Teens and the Recession: Tips to Help You Save

April 14, 2009

Yes, even teens are feeling the crunch of the recession. However, the teens I talked to have had an amazingly positive outlook about how they can deal with it.

Here are a few teen girls sharing their ideas on how you can save money and deal with the recession positively. Watch and let us know your ideas at

Keep More Money in Your Pocket!

February 12, 2009

If you’re anything like me, you probably lose track of how much money you actually have. I try so hard to keep up with what spend, but I’ll forget one day then give up all-together.

In Personal Finance class at school, I’ve seen how much money you can lose for unnecessary reasons. One way to keep up with your budget is to record how much you spend each day. You can easily set budgets aside for food, gas, and luxuries with the Web site Take five minutes every day to see how much buying a latte each morning adds up, or how easy it is to save up for an iPhone if you stick to your budget.

Save, Give, Spend

May 1, 2008

A few years ago, I learned about a great money-managing strategy. Have you ever heard of having three piggy banks? Every time you earn money, you split it three ways. You save some, give some and spend some. So, let’s say you make $10 babysitting. You might put $1 in your giving bank, $5 in your spending bank and $4 in your saving bank. If you get into the habit of always putting your money into three categories, you will create a lifetime of wealth for yourself. If you have a job, let’s say you earn $3,000 in one year. Based on this strategy, you would end up with $300 to give, $1,500 to spend and $1,200 saved. Add that up over several years and watch your wealth grow! When it comes to the giving portion of your money, pick an organization or cause that speaks to you. Maybe your parents would be willing to match your donation!  

Visit for more great ideas about this topic.

Do you have another way of saving your money?  We’d love to hear about it!

Student Credit Cards

March 8, 2008

I’m a Senior in high school and I’m taking a senior seminar called “Life After High School”. A speaker visits the class once a week discuss topics we’ll encounter when we graduate high school. This week, the speaker was a woman who owns a real estate investment company. She buys homes, fixes them up and sells them for a profit. She also helps people who are unable to get loans from a bank by creating plans to buy houses they may not have been able to afford otherwise.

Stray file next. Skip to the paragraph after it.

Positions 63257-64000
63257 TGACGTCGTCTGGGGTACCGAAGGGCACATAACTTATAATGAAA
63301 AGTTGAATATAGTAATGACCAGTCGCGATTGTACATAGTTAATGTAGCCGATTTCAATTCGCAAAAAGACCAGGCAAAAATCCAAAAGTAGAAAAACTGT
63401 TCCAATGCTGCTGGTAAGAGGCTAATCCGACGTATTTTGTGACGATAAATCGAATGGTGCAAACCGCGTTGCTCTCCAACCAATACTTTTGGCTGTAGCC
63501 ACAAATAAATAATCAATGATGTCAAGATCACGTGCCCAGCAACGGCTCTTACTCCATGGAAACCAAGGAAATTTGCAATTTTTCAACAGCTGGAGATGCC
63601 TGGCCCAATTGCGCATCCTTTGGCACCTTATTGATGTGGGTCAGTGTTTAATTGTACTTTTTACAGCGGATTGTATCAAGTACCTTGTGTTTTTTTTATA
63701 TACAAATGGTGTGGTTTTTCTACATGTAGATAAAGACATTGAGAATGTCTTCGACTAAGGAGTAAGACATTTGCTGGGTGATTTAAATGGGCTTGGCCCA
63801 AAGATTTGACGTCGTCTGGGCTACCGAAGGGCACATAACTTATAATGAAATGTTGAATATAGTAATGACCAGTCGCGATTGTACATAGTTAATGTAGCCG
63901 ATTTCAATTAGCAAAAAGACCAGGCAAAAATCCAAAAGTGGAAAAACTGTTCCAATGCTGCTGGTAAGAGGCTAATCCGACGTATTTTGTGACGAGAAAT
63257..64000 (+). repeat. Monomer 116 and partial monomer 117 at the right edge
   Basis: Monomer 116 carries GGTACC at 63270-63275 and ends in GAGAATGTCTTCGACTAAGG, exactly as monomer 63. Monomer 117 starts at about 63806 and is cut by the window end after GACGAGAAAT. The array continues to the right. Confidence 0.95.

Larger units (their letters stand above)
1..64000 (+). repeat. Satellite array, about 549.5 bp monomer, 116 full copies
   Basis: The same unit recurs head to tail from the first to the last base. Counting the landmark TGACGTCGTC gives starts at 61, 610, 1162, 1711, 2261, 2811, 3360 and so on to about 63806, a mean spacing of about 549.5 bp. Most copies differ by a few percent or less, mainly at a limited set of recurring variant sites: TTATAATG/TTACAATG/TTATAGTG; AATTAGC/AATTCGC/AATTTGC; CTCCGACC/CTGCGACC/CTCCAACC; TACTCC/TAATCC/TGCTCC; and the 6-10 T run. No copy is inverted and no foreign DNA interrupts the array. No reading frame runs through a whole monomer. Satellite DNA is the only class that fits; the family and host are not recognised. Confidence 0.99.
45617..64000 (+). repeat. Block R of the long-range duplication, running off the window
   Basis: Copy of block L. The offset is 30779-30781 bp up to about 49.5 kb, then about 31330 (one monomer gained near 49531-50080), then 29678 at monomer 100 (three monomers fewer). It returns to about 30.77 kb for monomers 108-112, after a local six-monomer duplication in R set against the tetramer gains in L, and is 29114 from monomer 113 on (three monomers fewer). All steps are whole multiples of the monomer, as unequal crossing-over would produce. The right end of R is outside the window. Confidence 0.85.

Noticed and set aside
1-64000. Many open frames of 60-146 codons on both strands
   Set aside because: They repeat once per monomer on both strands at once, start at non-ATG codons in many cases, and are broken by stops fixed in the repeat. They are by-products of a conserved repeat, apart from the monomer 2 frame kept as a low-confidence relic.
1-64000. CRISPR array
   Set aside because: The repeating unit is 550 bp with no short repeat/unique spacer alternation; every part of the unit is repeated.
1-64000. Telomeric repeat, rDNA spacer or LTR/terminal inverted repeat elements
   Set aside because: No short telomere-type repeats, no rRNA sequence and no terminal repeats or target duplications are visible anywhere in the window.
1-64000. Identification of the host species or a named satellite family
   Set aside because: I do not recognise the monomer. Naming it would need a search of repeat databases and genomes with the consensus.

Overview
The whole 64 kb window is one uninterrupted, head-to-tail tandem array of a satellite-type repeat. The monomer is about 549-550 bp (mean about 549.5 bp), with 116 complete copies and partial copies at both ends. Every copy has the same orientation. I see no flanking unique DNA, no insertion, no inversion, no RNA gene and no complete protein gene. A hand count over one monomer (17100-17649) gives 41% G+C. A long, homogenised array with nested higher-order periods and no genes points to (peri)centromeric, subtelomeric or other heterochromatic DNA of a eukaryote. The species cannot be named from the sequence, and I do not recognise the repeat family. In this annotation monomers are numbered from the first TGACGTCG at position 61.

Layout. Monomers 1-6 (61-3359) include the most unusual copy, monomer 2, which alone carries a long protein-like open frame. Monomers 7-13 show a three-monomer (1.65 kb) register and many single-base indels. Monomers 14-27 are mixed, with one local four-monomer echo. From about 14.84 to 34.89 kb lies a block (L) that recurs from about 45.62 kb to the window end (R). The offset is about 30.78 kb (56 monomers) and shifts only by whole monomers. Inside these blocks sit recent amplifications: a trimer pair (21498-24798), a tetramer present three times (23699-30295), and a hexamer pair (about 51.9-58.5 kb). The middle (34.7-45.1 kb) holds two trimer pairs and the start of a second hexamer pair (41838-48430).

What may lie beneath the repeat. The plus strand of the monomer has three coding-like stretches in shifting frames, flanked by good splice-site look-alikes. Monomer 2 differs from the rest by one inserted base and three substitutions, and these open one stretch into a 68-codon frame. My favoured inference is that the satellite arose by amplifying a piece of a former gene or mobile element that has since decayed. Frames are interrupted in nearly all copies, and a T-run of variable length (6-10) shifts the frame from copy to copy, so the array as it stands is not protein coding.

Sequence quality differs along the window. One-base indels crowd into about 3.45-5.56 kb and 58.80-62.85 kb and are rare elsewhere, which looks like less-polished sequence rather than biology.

So why is this so cool? I, along with the 20 seniors in my class were really interested in her discussion about credit cards. If you are getting ready to go to college like me, establishing healthy financial habits is a vital part of being successful and making your dreams come true.

As you know, you can legally sign for a credit card the day you turn 18. You’ll start seeing applications in the mail on a regular basis unless your parents have been throwing them away for you. Responding to these applications can set you on a path toward serious financial trouble.

Here’s what happens: a student receives an envelope in the mail that asks them to sign up for a credit card. Perhaps there is a perk such as a free t-shirt when you sign up or being able to decide what your credit card will look like. Students might sign up without looking at the fine print and charge purchases to the credit card without thinking about the actual expense. The student is then unable to pay the bill when the statement arrives in the mail. Pretty soon, the student has a mountain of debt because the interest rates for students are sky high.

What else is wrong with this picture? At some point, you will eventually have to get a credit card. Why? Because in order to buy a car or rent an apartment, you will have to have a good credit history. In order to obtain that, you have to have a good credit score to prove you are responsible and can pay your bills on time. In order to have a good credit score, you have to have a credit card.
So savvy dreamers, here is how you can do all of that without getting into trouble. When credit card applications arrive in your mailbox, look at the interest rates. Most of them will probably be 0%, but the terms probably state “0% interest until 2009” or “no interest for 12 months” that is a pretty good deal huh? Unfortunately most of us fail to read what happens when we miss our first payment or what the interest rate is if we have a statement over a certain dollar amount. Generally, the interest rate soars through the roof if you miss a payment, (30% or higher in some cases) and the same thing happens if you have a statement over your maximum amount.


For now, a credit card can be useful if it’s used for EMERGENCIES ONLY. Expenses will probably come up in our lives when we won’t have enough cash on hand to handle them. So, credit cards are great, for emergencies only.

You might ask, “If I don’t use my card, how will I establish credit history?” Here’s how: buy a tank of gas every other month or so with the credit card you have for emergencies. Why? You’ll receive a statement that you can afford. So, you can pay it on time and prove that you can pay bills on time.

Got all that? Here’s a quick summary:

• Talk to your parents about starting a safe student credit card.

• DO NOT use the credit card if you do not have the money to pay the bill when it arrives in the mail.

• Build credit history by charging a tank of gas or another expense you can afford every couple of months.